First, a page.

Republican lawmakers in the Ohio House of Representative proposed legislation that would make it a crime to wear a mask with the intent of obstructing the law, the rights of others, or a person’s “legal duty.” The bill has drawn criticism from liberal protest groups and Democratic lawmakers.
Butler County Sheriff Richard Jones approached legislators about strengthening Ohio’s anti-mask laws in the wake of protests in Berkeley, California, and Charlottesville, Virginia. “I fully support freedom of speech, but when you start concealing your identity, that is a precursor for criminal activity,” Jones wrote in a Facebook post, according to WCPO Cincinnati. “I think enacting this law will be a deterrent to those contemplating committing a crime.” While it is already illegal to wear a mask while committing a crime in Ohio, Jones argues that enacting a broader anti-mask law would help law enforcement officers keep communities safe. “I believe that it’s not good when people throw rocks and they assault people and you can’t film or take pictures of who they are,” Jones told the Portsmouth Daily Times. “So I asked, could we get some legislation introduced that would at least start with the masked people that come to these demonstrations.”
Representative Bernadine Kennedy Kent is a Democratic member of the Ohio House of Representatives and a member of its Criminal Justice Committee. Kennedy Kent opposes this legislation and believes that an individual has a right to wear a mask. “For a number of reasons, people don’t want people to see their faces,” she told the Daily Times. “I mean, maybe it’s a job they have, maybe they don’t want their mom or dad to see what they’re doing… maybe they don’t want the police to know their identity to be maybe put on a list or something.”
HB 423 would criminalize wearing a mask with the intent to “obstruct the execution of the law,” to “intimidate, hinder, or interrupt a person in the performance of the person’s legal duty,” or to “prevent a person from exercising the rights granted to them by the constitution or the laws of this state.” Violating the law would be considered a first-degree misdemeanor, punishable by up to 180 days in prison.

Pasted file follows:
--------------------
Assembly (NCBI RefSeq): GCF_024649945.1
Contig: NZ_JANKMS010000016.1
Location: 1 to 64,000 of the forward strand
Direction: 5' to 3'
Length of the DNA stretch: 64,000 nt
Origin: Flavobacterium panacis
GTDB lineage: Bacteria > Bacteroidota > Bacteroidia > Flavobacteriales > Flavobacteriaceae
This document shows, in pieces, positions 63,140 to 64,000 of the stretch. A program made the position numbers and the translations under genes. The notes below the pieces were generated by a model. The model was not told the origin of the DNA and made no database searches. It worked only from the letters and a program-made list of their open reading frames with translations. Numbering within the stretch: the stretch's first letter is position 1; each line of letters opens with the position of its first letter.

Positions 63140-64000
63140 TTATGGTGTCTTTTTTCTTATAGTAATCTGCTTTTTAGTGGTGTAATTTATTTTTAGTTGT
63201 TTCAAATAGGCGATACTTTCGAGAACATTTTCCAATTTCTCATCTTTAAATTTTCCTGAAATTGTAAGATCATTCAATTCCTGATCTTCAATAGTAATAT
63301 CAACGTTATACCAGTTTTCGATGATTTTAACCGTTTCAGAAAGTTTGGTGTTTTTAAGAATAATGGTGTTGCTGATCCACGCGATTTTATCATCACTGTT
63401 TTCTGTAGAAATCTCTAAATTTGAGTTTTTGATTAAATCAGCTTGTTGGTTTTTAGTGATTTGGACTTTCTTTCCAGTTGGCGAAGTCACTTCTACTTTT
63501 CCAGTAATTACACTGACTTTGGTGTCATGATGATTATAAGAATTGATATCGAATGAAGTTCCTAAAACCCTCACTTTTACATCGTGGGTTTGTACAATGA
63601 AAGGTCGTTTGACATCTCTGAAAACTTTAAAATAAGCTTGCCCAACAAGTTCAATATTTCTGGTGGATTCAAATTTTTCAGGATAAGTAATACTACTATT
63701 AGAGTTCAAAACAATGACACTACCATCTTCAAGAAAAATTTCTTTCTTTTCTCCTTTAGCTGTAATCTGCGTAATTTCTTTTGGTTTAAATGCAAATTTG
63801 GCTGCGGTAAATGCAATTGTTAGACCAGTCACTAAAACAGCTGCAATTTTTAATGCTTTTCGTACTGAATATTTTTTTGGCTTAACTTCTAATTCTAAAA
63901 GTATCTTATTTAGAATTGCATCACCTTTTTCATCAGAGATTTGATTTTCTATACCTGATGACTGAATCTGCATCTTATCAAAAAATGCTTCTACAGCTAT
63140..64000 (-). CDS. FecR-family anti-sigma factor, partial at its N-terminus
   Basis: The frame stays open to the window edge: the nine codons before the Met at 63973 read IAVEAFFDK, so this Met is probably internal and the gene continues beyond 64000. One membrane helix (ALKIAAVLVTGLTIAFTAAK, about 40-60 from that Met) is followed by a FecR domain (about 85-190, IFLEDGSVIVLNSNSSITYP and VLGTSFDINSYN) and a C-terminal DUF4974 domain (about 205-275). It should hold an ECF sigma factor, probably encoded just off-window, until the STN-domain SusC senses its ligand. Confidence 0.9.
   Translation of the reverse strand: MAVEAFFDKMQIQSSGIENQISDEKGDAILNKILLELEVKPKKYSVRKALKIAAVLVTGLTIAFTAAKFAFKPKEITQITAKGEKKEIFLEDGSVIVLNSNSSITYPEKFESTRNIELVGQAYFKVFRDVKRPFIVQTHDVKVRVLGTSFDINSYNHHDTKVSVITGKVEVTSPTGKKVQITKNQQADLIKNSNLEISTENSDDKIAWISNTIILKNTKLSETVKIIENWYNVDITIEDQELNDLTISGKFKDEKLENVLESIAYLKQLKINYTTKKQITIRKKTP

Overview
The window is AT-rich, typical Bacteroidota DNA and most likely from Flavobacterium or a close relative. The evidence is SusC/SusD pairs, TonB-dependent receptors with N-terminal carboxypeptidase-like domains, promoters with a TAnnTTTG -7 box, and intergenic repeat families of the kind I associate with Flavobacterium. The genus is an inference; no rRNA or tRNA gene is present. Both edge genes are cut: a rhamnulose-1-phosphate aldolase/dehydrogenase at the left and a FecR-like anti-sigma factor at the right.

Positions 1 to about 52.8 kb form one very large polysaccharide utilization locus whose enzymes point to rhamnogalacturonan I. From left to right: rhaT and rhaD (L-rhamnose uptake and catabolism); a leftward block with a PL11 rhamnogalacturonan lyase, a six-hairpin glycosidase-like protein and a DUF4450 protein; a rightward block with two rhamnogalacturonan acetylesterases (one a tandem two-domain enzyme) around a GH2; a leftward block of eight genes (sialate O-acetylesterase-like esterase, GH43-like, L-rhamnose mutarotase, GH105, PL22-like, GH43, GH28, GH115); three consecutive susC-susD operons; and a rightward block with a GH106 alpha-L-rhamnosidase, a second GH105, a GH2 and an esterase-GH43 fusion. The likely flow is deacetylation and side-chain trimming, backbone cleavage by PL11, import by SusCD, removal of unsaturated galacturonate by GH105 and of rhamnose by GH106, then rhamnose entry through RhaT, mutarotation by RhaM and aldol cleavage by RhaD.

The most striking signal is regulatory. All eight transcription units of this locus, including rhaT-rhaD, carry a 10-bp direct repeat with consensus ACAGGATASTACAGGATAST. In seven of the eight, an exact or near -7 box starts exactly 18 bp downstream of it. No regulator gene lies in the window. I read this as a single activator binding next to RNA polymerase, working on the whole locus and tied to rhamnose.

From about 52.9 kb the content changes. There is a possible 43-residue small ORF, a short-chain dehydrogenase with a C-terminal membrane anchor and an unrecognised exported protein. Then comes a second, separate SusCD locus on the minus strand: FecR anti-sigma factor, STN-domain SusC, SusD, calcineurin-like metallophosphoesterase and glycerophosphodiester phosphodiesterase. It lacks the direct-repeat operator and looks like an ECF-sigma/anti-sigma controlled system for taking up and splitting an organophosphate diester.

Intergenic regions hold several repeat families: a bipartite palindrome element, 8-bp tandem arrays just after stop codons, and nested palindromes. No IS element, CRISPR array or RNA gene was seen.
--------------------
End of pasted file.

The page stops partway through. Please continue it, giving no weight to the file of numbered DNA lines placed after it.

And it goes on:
The bill’s two primary sponsors and five co-sponsors are all Republicans. Liberal protest groups view the legislation as a partisan attack and a violation of the First Amendment. Lee Thompson, a member of the the liberal Refuse Fascism group, believes this law was proposed to target protesters opposed to President Trump’s agenda. “I’ve never seen anybody in the Klan or Nazis or any of these fascists get arrested for wearing a mask,” he told the Daily TImes. “That’s just a lame, very well-used excuse. Who did they arrest? They arrest people who are progressive, who are on the left, who are fighting for something better than this … that we live under right now. That’s who gets arrested for this stuff, for real.”
Brian Taylor, an organizer of Black Lives Matter Cincinnati, similarly thinks that this bill is aimed at silencing advocates of social justice. “There is a climate in this country as more and more people take to the streets to demand justice on number of different front [sic] there is an attempt by those who represent the state to limit and curtail democratic rights and it’s on every level,” he told Fox 19.
Representative Bill Seitz, a primary sponsor of the bill, believes that HB 423 does not interfere with the freedoms guaranteed by the First Amendment. He told Fox 19 that “The aim of the bill is to give police one more de-escalation tool to use in these cases while preserving freedom to protest, masked or unmasked.”
Legislation Referred to Ohio House Criminal Justice Committee
The first hearing concerning HB 423 took place on December 12, 2017.
Prepared by Will Haskell ‘18
February 23, 2018